In His Broadway Acting Debut, The Cherry Orchard's Harold Perrineau Is Anything but Lost
Perrineau takes on the role of Lopakhin in the Anton Chekhov classic.
Twenty-nine years ago, Harold Perrineau made his Broadway debut as a dancer in a 1987 return engagement of the iconic musical Dreamgirls. At the time, he was pursuing dancing as a career, but had dreams of being an actor.
Over the years, Perrineau has made his dream a reality through a series of iconic roles: Link in The Matrix, Augustus Hill on Oz, and Damon Pope in Sons of Anarchy. Perhaps his most enduring character remains Michael Dawson on the hit drama Lost.
Now, Perrineau is taking the stage at the American Airlines Theatre as another beloved character, Lopakhin in Simon Godwin's production of The Cherry Orchard. It's an opportunity for the actor to do what he's always desired: a play on Broadway. And Perrineau jumped at it.
The cast of The Cherry Orchard is a nice mix of rising young actors and old pros. How has this experience been for you so far?
I can't tell you what a great time I'm having. You really do have that mix of a bunch of us who are like, "Oh my god, I'm working with Joel Grey, this is crazy." And Joel is really, really giving backstage. You get all these different points of view. Some of the younger actors are saying to me, "What's it like when you're doing those films?" and I get to talk to them about it. I think it really helps us create this unit. Everybody is really invested in creating this family, and that's what The Cherry Orchard is about.
How did this role come about for you?
I've always wanted to do a play on Broadway. For a long time, I pursued just dancing. The first time I was ever on Broadway, I replaced someone in the  revival of Dreamgirls. But I always wanted to be an actor, and a play wasn't coming up at all. One day I got a call that said, "Would you consider coming back to Broadway?" Would I consider it? Could you stop me? I had a call with [director] Simon [Godwin] and he offered me this job.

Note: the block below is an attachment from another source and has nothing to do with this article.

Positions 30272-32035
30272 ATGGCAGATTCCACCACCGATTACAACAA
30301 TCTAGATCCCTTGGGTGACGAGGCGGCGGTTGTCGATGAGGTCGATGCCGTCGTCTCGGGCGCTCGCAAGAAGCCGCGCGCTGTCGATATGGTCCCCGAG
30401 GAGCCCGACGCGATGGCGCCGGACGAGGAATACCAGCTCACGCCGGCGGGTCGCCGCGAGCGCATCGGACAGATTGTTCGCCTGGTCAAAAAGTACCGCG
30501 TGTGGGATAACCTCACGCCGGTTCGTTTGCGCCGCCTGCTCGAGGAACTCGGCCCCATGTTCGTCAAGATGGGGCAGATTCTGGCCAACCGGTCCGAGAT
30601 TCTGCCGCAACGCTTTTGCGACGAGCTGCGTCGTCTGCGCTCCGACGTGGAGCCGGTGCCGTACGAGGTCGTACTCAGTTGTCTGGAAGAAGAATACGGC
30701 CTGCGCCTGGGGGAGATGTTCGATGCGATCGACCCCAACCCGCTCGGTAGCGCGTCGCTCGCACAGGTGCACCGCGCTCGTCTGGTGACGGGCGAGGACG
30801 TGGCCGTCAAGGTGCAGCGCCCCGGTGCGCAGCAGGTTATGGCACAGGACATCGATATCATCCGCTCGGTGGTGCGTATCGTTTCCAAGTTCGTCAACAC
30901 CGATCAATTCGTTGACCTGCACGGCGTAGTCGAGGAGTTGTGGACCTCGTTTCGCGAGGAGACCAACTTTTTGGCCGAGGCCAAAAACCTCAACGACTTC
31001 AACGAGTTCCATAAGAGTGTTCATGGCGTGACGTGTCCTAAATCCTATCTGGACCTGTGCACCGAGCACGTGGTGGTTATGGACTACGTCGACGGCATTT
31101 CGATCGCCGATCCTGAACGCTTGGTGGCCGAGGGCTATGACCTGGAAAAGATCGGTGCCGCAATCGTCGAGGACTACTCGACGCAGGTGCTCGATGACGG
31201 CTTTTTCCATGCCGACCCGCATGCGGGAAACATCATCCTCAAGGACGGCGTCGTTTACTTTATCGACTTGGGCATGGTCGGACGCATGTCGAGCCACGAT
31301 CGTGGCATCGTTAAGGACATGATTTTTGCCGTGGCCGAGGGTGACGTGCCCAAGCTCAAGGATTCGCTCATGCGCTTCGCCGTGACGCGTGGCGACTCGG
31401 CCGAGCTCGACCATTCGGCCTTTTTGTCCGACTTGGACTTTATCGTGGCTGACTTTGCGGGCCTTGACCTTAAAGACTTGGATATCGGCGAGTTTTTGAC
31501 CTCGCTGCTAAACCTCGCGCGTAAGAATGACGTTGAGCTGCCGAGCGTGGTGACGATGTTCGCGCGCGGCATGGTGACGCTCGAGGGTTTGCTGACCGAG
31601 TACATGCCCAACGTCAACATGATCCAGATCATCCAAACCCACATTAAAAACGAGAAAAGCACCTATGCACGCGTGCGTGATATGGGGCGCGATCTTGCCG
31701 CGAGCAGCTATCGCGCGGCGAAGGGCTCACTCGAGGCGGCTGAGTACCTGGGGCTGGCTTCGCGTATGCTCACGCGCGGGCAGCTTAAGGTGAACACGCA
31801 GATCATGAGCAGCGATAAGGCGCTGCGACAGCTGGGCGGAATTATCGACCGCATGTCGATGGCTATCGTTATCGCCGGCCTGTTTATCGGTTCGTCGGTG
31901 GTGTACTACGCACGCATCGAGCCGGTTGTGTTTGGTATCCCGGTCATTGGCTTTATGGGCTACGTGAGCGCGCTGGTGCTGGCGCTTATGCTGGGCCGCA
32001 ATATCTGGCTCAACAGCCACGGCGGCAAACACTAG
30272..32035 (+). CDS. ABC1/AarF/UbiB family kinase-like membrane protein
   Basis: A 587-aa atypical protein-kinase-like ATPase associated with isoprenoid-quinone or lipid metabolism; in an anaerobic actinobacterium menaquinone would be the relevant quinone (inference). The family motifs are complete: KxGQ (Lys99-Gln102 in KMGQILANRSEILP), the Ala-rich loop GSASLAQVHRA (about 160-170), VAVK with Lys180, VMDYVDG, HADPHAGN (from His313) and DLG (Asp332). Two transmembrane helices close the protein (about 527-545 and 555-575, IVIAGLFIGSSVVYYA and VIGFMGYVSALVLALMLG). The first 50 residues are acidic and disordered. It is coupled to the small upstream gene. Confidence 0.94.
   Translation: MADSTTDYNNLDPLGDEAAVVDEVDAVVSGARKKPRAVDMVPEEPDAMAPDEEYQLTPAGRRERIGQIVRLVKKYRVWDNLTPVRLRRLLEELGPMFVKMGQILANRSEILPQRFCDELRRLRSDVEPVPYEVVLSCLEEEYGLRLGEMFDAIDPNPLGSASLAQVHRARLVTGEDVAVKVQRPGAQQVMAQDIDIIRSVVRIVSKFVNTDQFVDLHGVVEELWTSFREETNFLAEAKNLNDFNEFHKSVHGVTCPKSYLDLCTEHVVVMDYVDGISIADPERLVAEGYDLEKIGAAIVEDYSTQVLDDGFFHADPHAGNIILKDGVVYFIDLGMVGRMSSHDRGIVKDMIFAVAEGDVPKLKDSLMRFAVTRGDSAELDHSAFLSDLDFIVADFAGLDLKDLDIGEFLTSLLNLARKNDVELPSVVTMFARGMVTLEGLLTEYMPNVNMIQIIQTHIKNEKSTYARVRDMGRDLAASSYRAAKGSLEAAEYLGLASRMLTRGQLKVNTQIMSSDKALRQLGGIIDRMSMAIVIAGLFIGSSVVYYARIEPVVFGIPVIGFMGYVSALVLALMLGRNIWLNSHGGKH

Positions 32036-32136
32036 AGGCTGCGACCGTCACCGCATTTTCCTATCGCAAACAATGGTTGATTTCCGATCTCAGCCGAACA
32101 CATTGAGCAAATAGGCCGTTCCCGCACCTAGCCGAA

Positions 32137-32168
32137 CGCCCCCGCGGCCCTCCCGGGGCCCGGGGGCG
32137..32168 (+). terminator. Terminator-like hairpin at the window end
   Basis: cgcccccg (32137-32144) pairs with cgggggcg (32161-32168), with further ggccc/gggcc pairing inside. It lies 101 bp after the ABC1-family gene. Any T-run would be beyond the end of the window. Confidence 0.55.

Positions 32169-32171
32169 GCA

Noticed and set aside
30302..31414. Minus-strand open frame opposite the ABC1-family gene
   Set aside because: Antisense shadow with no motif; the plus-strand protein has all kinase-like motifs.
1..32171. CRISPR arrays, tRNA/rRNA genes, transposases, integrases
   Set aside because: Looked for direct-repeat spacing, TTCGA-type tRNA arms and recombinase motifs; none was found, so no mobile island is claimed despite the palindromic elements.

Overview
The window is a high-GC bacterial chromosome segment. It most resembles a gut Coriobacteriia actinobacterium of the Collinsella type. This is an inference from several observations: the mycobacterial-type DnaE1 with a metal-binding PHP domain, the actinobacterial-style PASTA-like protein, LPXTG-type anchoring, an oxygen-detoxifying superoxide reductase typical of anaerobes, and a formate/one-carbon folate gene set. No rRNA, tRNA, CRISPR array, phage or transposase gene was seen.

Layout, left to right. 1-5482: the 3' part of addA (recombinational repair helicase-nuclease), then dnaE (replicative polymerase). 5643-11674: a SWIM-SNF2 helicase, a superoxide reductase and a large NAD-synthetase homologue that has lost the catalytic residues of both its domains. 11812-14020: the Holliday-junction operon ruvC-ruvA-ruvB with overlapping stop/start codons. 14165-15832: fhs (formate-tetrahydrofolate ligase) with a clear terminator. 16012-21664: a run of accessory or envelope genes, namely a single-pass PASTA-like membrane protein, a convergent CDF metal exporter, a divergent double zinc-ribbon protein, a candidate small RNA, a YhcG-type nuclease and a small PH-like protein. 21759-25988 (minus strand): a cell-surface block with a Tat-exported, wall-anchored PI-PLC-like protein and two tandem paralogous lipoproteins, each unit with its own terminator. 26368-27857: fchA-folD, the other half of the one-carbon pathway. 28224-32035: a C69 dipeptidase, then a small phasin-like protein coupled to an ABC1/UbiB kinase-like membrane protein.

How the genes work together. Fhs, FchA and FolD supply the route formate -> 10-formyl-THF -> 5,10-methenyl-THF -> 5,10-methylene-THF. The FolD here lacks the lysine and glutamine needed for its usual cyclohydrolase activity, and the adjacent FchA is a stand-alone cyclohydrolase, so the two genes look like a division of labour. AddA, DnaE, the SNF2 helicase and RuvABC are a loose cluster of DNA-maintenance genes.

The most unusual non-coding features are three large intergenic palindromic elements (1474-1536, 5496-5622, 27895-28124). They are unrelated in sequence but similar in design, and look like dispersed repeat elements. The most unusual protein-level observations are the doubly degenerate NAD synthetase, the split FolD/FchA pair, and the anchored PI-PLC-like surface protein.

Did you know The Cherry Orchard going in?
I had read it before, and I've seen Three Sisters and Uncle Vanya. There was a bit of trepidation, but if someone's going to offer me a role on Broadway in a classic play, I kind of have to take it. But I was a little worried. When you read it, it's really hard to get behind unless you understand all the characters. You can see it as, "This could be one of those boring things but I can't turn it down." Meeting Simon and hearing all of his ideas was another godsend. And once you get into the text, you realize why it's such an enduring piece. And once you start doing the work, it becomes really hard.
What was the most challenging part of transitioning from screen work to the stage?
The hardest part is, when I'm doing a film and I'm making a lot of money, I can fly back and forth. I don't have to disrupt my family's routine. When you're doing a play and your time commitment is so strong and you're not making enough money to fly back and forth, I have to gather my entire family and bring them along, and get home-school and tutors. Luckily, my family is amazing and they're having a great time here.
How are you feeling now that the show is open and you can settle into a routine?
I'm still on a little bit of a high. I was saying that to my wife, I was like, "If I got hit by a bus right now, I'm good. I opened a Broadway show." Not that I want to get hit by a bus. [laughs]
Do people still recognize you in the street as having been on Lost?
Literally, I walk down the street and they scream "Michael," and when I don't turn around, they're really surprised. People run up to me and go, "Michael, I was just calling you!" and I go, "I hear you. My name's Harold, but I totally get you." So yeah. They still scream "Walt!" at me. If I tweet something about anything, someone will write "WALLLT" in response.